Our Army athletes continue to amaze and inspire me. Thursday morning was the Warrior Games cycling competition. It was cold and snowing, but I saw Soldiers excited and ready to compete in the 20 kilometer upright bike, 10 kilometer recumbent bike, and 10 kilometer handcycle races.

Before the race started, cyclists were getting their equipment ready and firing each other up for the races. MAJ Shawn Morelli was warming up on a stationary bike and already focused on the race. “My goal is to win,” she said. “I’m going to keep pace with the best and make sure they know there’s a Soldier and a woman riding with them.” MAJ Morelli more than held her own. She finished fifth overall and was the top woman rider in the upright bike race, earning her a Gold medal. After the race, reflecting on her top 5 finish, Morelli said, “I worked hard to get here and wanted to do well for the Army and for my unit at Fort Riley.”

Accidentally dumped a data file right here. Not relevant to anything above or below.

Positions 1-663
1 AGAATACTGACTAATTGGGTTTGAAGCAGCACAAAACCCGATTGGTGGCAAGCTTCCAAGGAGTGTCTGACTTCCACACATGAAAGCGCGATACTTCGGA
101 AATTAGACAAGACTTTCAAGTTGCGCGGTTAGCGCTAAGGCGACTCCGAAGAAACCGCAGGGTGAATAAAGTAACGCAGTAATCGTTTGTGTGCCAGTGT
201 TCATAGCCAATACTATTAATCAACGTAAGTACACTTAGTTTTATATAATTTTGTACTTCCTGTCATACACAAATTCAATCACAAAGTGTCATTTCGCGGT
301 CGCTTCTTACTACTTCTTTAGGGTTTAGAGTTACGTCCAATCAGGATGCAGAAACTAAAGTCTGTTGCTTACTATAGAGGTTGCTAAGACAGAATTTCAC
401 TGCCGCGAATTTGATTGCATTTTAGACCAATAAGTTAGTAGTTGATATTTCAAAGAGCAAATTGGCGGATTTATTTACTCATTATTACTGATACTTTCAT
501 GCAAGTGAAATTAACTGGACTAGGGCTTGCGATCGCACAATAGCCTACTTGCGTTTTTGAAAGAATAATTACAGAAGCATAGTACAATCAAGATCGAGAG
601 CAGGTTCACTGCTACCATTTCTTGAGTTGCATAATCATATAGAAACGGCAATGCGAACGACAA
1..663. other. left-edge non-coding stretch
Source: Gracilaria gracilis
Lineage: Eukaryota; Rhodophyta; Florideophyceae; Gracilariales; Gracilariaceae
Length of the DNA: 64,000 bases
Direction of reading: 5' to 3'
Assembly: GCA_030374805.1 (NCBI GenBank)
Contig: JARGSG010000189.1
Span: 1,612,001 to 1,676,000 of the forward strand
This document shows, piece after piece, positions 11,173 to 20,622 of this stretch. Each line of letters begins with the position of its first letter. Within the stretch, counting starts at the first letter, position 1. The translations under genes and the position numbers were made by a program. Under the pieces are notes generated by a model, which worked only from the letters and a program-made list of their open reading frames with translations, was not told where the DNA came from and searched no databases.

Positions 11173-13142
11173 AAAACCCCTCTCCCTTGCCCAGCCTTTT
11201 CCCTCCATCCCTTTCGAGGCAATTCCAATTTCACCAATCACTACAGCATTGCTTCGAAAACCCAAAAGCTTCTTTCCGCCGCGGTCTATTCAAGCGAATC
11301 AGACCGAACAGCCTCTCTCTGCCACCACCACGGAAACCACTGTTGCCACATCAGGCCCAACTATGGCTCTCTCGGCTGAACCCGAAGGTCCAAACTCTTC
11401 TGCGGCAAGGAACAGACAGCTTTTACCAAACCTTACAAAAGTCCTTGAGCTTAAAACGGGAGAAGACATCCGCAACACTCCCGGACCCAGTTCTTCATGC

MAJ Shawn Morelli powers across the finish line in the 20K upright bike race.

MAJ Shawn Morelli powers across the finish line in the 20K upright bike race.

SSG Jonathan McLawhorn was also excited to be competing this morning and thought the cold and snow might make the race more interesting. He found inspiration in his other competitors noting, “It is absolutely amazing how much people have overcome to compete here.” McLawhorn had biked previous to his injury but just started handcycling about 3 weeks ago. “I just hope to beat some Marines.”

SSG Alfred Delossantos, the silver medalist in the 10 kilometer handcycle race has only been cycling about a month. He believes there are no winners and losers at the Warrior Games.

“Everyone who chose to be here is a winner,” Delossantos said. “These athletes are an example for wounded Soldiers everywhere. Choose ability over disability—life is what you make it.”

Inspiring words from an exceptional athlete. Congratulations to all who raced.

SSG Alfred Delossantos receives the silver medal in the 10K handcycle race